China’s historical reliance on imports from the United States also shrunk after the lead market was caught up in ratcheting trade tensions between the two countries last year. China slapped a tariff of 10% on lead concentrate imports from the US, which was the largest supplier of the material in 2016.

Meanwhile, Iranian and North Korean lead concentrates, once a staple for Chinese smelters, are now a no-go since the US designating Iranian producers as funders of terrorism and placing sanctions on anyone seen to trade with them.

By contrast, Australia has emerged as a key supplier in large part down to higher Glencore production there. Dugald River, MMG’s new zinc-lead mine there, is also now ramped up but only produced 10,639 tonnes of lead in concentrates in the first half of 2019, according to company figures.

However the restart of Glencore’s Lady Loretta mine this year has caused the company’s own-sourced Australian lead production to rise by 70% to 109,000 tonnes and zinc production to firm by 41% to 301,600 tonnes. Much of this additional material will be destined for China.

In 2018, China imported 1.23 million tonnes of lead concentrates, down 4.7% from a year ago. Despite the drop, its import volume still accounted for over a tenth of the world’s mined lead output.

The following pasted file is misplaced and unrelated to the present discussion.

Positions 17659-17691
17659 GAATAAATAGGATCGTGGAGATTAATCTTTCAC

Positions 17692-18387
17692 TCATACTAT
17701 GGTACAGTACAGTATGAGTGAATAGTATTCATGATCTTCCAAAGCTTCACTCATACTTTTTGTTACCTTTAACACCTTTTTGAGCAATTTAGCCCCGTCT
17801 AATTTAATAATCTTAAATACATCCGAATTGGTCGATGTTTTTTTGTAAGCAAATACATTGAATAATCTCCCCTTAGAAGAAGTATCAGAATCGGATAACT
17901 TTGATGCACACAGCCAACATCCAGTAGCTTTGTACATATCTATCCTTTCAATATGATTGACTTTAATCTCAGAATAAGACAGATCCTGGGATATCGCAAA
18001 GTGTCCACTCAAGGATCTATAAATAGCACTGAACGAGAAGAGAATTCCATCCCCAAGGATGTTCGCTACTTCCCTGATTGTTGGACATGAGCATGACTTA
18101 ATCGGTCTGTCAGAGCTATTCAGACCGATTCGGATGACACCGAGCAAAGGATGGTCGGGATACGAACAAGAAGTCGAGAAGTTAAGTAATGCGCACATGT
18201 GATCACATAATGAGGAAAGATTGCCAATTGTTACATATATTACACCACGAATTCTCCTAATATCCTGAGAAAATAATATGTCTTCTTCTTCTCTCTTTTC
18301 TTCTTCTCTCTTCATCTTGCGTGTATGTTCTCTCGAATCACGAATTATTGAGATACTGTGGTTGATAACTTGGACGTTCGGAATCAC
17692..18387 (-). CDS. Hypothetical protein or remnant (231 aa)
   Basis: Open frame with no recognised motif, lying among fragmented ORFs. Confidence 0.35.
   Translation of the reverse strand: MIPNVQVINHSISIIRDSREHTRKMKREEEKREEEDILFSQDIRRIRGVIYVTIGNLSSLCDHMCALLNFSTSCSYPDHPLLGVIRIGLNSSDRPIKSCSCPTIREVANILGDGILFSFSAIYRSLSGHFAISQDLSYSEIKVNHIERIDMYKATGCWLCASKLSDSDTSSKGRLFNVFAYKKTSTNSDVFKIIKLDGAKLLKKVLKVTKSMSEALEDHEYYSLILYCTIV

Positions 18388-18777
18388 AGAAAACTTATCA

But sources in the Chinese market said that some smelters there were now reluctant do conduct business with Glencore following the crackdown.

“The harm has been done. Several state-owned enterprises now avoid business contact with Glencore if they could, they don’t want to appear to be too close to Glencore. During that time, the Henan smelters were especially staying away from Glencore,” a source in the Chinese smelting industry who declined to be named said.

Glencore’s relationship with wider China Inc is bigger than zinc; China’s state-owned CEFC China Energy lost a quarter of a billion dollars after an agreement to buy a 14.2% share of Russian oil major Rosneft from Glencore and Qatar fell through.

Nevertheless, the company will be hoping that Hu’s release in China brings back some normality between the mutually reliant parties.